10 Best UX Portfolios and What We Can Learn from Them
This post was last updated on September 5, 2021.
A UX portfolio is a must for any designer. It’s your chance to present your work at its best and provide in-depth case studies that expose your creative process and reflect who you are.
Whether you’re a freelancer or are looking for a full-time job, potential clients or employers will almost always expect to see a polished UX design portfolio. Without one, they might not consider you for the position. That’s why you should take some time for introspection, harness your best web design skills and create an impressive portfolio website to showcase your work.
Translating your complex, thorough workflow into a visual format can be a challenge, especially if your work revolves solely around UX. However, there are plenty of ways to tell your story and incorporate visual assets.
For ideas on what to include in your portfolio, how to structure it and much more, take a look at this selection of UX portfolio examples. Plus, we’ve added a list of best practices to take into account when creating your own UX design portfolio:
01. Sophie Brittain
Digital and branding designer Sophie Brittain has crafted an inviting, spacious design on her UX portfolio. A visual of brightly colored building blocks appears at the top of her homepage. This motif repeats throughout her portfolio, tying together the various pages and helping to define a distinct personal brand.
As you scroll down the page, you’ll notice that her website menu stays fixed to the screen, providing convenient navigation throughout her portfolio. In addition, the shift from a white background to a bright blue one on the ‘About’ page makes for a nice surprise and a refreshing browse, while remaining aligned with the rest of Sophie’s design.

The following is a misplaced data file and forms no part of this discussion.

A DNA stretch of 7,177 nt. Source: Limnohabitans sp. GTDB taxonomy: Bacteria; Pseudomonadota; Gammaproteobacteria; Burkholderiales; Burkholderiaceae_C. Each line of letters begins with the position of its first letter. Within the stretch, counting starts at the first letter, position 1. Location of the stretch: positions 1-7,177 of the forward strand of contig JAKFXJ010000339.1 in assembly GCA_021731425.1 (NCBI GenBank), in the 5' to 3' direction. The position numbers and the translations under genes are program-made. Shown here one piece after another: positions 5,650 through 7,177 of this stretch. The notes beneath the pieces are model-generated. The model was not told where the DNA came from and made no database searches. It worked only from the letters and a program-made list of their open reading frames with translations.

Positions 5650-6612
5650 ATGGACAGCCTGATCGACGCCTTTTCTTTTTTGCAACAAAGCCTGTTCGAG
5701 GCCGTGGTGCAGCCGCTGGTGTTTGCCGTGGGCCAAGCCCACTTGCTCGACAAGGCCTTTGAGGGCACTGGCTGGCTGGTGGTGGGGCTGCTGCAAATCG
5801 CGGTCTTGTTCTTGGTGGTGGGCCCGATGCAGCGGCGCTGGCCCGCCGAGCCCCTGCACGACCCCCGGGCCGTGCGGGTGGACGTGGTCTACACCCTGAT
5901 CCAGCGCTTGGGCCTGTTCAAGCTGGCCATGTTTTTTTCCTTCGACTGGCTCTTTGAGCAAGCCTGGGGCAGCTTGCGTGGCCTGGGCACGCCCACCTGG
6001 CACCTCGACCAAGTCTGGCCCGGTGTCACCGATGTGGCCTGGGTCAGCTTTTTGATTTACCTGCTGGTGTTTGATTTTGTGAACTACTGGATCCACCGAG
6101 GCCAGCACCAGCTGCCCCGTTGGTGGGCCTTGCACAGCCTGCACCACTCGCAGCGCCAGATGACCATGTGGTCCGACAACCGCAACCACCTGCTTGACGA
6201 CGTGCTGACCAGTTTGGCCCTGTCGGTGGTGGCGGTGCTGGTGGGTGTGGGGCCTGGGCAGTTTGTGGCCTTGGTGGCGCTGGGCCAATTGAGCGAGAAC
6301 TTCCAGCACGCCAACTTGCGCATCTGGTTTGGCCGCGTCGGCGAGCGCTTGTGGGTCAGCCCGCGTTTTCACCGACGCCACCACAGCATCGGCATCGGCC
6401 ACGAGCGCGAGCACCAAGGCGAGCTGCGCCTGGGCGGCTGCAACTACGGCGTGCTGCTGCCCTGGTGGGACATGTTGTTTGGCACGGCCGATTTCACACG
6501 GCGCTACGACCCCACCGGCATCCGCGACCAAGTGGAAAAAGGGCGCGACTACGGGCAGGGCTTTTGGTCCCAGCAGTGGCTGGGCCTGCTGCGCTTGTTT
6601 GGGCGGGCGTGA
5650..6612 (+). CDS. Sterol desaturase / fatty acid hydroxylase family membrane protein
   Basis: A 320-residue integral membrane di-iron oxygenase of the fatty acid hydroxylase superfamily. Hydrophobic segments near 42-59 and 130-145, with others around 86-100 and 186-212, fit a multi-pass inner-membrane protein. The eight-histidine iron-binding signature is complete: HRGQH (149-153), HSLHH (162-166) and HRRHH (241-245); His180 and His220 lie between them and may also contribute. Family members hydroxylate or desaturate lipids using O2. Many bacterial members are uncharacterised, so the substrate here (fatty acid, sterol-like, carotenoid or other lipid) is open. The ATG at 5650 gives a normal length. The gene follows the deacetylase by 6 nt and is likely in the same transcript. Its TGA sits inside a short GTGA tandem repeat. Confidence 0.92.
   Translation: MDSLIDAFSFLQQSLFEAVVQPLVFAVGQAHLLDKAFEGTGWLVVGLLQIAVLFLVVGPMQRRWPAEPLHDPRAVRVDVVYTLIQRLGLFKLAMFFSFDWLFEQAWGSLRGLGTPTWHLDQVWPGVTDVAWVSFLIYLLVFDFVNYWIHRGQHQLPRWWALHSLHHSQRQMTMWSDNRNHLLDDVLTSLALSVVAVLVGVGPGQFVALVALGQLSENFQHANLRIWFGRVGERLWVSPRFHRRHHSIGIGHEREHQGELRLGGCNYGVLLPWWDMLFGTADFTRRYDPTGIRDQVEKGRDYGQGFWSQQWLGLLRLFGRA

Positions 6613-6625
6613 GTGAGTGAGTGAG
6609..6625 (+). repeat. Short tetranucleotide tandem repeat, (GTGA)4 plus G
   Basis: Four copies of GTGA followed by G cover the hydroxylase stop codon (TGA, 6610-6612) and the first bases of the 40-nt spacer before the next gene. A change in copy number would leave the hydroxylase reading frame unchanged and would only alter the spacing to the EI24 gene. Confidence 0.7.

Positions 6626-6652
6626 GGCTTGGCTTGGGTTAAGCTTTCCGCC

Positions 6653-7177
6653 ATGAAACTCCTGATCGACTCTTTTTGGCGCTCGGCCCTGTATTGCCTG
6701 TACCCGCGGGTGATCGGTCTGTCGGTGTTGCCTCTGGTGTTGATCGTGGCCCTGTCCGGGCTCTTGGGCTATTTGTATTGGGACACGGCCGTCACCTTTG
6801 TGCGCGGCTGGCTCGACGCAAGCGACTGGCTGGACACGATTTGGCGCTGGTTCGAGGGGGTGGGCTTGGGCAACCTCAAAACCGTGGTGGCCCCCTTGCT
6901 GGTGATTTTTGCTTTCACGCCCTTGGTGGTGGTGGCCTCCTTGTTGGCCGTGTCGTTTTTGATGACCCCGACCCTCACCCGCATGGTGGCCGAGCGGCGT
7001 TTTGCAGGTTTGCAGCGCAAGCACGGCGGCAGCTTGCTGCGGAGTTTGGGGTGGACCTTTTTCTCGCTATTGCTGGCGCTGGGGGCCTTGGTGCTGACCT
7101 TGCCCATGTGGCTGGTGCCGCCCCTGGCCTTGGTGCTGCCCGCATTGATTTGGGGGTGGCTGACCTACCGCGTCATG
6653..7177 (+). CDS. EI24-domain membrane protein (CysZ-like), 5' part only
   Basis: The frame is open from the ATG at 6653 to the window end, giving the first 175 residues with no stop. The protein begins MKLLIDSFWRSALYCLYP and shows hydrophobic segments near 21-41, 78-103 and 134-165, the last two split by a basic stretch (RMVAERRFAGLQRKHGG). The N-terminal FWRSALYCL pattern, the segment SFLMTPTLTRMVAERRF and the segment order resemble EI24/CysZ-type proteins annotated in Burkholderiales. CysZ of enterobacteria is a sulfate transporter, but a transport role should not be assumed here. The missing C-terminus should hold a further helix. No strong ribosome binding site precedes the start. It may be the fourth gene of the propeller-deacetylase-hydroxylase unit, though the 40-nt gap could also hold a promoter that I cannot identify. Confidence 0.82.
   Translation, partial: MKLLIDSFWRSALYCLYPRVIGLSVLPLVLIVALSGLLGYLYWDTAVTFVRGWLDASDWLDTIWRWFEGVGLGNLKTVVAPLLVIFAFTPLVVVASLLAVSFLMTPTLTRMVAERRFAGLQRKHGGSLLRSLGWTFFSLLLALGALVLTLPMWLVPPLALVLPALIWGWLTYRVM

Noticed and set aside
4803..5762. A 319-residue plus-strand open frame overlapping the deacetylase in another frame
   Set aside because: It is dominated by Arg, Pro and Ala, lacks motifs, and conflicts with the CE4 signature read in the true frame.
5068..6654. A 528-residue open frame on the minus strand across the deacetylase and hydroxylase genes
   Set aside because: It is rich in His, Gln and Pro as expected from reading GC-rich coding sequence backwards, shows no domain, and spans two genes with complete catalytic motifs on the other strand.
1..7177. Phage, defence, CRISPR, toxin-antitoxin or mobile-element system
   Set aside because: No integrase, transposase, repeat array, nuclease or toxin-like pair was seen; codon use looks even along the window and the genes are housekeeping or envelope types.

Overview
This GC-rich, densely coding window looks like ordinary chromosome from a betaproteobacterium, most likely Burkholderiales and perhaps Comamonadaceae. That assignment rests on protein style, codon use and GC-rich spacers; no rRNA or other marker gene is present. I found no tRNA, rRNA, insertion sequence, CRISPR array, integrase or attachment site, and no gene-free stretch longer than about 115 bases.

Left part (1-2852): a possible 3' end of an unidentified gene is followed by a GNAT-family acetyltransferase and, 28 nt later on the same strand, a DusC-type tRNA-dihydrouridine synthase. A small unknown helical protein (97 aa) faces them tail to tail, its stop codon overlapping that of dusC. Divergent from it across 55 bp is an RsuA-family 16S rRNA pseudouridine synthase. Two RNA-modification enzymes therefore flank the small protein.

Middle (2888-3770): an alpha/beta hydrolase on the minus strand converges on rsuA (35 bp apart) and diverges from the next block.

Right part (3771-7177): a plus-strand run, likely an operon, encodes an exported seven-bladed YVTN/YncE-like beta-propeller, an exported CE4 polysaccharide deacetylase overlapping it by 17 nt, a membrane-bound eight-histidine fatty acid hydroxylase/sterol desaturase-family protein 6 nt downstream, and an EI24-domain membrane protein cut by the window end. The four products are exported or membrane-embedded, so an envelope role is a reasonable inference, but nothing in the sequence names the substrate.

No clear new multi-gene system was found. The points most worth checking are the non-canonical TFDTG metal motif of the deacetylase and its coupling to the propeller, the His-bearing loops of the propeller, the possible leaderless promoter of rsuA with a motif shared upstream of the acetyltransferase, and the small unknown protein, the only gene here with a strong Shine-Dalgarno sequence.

Key takeaway from Sophie Brittain’s UX portfolio
Make it clear who you are and what you do. It’s likely that prospective employers and clients will be looking through dozens of UX portfolios - and yours is just one of them. That’s why you should utilize the top fold of your website to introduce yourself and briefly clarify your areas of expertise.
Sophie has done just that, stating her name and creative discipline within the field of design. With large typography and plenty of whitespace surrounding her introductory sentence, site visitors certainly won’t miss this essential piece of information. She’s also added a friendly “hello!” and a personal touch in the form of custom icons.
Together, these details subtly convey her personality, while explaining who she is and what she does. If you're inspired by Sophie's design, take a look at these portfolio templates for further inspiration and guidance.
02. Diana Tatarenko
This 2021 Wix Playground Academy participant has created a mesmerizing UX portfolio using clean lines and simple colors, with the addition of whimsical, lime green font for a playful vibe. The highlight of Diana’s website is her Work section, which not only displays her final product designs, but goes into detail explaining her process.